Australian Primary Principals Association - Connected Leader: The APPA e-journal for Australian primary school leaders
 

President@APPA

June 2019

Dear Colleagues,

So, what really matters in the making of a successful school? A wise person once told me that it boils down to three things: relationships, relationships and relationships. This is not something about which I would quibble. My premise is that unless the people of a school are positively disposed towards working with one another it is well nigh impossible to make the sort of progress for which we all hope.

Within a school there will always be a range of personalities and capabilities – and that’s a realistic observation of the adults, let alone the diversity that exists amongst the student population. Many people say that schools only exist for the children, and they’re right. But, equally obviously, once a school staff team has been gathered, the members of that team become parts of the complex fabric of relationships centred on learning and development and so the organisation also exists for them. Attached to their membership of the organisation come industrial and other entitlements and responsibilities which simply cannot be ignored in any discussion of school effectiveness.

And what about relationships between parents and the school? At times, a healthy dose of realism could be injected into this. No-one could, nor should, in any way diminish the love and care parents have for their children nor the need for quality parental engagement in their education. It’s very welcome. But how much contact with the school is too much? Or too little? I have spoken with parents who say they talk to their child’s teacher once or twice a week. Such “base touching” can be very helpful to all concerned in some circumstances. Obviously, though, if this was the practice for and with all families it would be hugely expensive in terms of time and the referred demands on teachers. And as we know, too little can be just as problematic if it leaves the principal and teacher unaware of a significant issue or issues. Good communication is critical.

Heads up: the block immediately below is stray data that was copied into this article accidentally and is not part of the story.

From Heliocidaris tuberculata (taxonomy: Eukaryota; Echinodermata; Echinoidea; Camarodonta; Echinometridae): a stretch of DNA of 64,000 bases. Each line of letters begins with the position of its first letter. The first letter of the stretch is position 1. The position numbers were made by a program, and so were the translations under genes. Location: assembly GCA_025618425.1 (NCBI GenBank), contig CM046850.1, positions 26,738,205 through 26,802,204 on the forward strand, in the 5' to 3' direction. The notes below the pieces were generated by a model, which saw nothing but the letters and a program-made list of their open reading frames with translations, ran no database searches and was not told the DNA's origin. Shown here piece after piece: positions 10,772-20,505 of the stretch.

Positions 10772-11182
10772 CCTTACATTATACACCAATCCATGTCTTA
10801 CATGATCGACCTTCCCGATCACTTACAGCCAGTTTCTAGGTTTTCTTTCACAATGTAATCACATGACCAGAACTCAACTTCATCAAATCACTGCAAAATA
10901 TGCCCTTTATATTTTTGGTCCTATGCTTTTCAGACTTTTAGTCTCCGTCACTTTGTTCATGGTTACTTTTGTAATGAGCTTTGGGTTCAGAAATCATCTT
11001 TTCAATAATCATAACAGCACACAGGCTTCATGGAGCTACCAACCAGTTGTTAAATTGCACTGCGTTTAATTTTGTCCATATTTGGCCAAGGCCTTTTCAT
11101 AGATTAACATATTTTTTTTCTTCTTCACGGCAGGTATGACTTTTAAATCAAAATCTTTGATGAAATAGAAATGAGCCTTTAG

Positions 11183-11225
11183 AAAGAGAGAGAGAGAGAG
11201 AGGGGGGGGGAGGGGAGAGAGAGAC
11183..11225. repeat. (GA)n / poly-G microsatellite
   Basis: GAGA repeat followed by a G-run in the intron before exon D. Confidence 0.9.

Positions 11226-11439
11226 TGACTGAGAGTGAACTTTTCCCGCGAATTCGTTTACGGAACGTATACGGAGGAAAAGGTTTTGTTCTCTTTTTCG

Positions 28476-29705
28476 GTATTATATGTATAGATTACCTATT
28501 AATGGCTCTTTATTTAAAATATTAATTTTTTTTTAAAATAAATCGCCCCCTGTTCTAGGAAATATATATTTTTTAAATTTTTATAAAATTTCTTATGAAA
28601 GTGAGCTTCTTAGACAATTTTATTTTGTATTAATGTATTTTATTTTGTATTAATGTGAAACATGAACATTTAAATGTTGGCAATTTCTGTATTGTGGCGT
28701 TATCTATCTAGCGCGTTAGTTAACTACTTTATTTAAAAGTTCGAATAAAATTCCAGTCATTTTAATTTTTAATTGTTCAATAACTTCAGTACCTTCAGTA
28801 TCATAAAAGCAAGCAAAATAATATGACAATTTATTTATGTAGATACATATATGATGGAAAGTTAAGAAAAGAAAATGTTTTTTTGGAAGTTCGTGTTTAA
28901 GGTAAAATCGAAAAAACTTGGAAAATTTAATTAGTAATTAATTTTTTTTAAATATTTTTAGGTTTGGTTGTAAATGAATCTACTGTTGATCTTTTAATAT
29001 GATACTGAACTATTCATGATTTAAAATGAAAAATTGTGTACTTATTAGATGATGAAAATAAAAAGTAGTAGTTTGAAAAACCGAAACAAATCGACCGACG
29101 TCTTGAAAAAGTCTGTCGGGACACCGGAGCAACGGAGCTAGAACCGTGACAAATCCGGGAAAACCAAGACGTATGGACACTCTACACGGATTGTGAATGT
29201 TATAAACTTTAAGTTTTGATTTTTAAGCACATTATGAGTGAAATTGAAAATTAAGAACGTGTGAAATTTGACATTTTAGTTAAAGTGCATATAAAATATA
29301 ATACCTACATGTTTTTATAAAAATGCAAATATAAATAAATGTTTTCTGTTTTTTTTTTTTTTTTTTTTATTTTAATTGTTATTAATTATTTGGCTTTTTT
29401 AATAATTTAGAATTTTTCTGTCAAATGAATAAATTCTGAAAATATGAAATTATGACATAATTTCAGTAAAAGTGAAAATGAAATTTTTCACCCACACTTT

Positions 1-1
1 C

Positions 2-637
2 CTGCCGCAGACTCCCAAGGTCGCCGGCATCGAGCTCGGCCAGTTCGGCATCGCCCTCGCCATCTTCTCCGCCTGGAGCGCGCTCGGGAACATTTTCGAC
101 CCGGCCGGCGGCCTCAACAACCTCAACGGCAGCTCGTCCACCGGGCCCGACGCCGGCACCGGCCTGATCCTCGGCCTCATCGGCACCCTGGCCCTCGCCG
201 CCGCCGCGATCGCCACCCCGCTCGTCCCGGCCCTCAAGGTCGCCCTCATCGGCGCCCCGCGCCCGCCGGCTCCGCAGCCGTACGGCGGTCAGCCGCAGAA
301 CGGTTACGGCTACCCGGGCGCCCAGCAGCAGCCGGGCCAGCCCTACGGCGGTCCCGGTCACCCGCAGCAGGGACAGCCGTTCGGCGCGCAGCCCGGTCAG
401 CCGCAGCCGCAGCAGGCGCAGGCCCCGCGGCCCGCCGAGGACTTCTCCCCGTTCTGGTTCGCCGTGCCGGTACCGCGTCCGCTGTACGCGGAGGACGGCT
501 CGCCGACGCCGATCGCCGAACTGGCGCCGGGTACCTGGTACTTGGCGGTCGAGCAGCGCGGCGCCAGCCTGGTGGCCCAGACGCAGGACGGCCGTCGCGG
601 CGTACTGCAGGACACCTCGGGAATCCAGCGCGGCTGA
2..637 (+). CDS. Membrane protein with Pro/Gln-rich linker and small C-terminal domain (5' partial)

And what about relationships between schools and systems? And systems and governments? And between nations? Much has been written about the “Global Education Reform Movement” (or GERM) which is characterised by a seemingly obsessive accumulation of data leading to data-ism (my term) in the assessment of school effectiveness. In my view, this has become a fixation that has undermined trust in education across Australia. And this, I think, is where we get to the heart of the matter. Some are quick to apportion blame. Processes in education do not exist in isolation in the specialised learning environment of the school. As data is published, we are too quick to simplistically compare our scores with those of other countries. The OECD, in regard to PISA scores, cautions “if a country’s scores … are significantly higher than those in another country, it cannot be automatically inferred that the schools or parts of the education system in the first country are more effective than those in the second. However, one can legitimately conclude that the cumulative impact of learning experiences in the first country, starting in early childhood and up to the age of 15, and embracing experiences in school, home and beyond (italics mine) have resulted in higher outcomes in the literacy domains that PISA measures”. (p. 288, PISA 2015 Results, Vol 1)

Australian school education should be regarded as being in a state of continuous improvement. This does not mean it is broken. At the heart of our nation is the issue of equity. Our challenge nationally is to turn our minds to a social guarantee that all children everywhere will benefit from similar, very high standard education strongly supported by home and community attitudes that truly value education. These attitudes must be evidenced in word and action – not thoughts alone. Governments must be encouraged and supported in their education policy formation. Policy must be based on equity. Our national responsibility is to recognise our diversity and nurture all relationships, relationships, relationships.